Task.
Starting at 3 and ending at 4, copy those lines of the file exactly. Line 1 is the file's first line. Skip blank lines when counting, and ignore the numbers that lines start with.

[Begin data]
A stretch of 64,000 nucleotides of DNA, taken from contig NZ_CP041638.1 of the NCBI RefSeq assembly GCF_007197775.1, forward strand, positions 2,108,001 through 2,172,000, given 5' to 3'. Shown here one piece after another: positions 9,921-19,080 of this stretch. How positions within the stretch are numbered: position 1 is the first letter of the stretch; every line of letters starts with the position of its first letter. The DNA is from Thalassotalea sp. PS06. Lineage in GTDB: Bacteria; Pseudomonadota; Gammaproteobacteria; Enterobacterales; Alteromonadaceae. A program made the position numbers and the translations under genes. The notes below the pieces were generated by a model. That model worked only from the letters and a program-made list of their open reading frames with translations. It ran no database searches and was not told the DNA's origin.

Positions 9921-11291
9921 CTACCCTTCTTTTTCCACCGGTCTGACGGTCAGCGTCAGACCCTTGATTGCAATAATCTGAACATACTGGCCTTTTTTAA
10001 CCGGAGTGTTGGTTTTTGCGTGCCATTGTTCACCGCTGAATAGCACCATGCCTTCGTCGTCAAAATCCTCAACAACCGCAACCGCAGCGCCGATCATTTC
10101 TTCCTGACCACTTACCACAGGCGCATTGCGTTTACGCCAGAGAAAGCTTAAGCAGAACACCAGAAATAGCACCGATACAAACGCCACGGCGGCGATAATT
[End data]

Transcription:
9921 CTACCCTTCTTTTTCCACCGGTCTGACGGTCAGCGTCAGACCCTTGATTGCAATAATCTGAACATACTGGCCTTTTTTAA
10001 CCGGAGTGTTGGTTTTTGCGTGCCATTGTTCACCGCTGAATAGCACCATGCCTTCGTCGTCAAAATCCTCAACAACCGCAACCGCAGCGCCGATCATTTC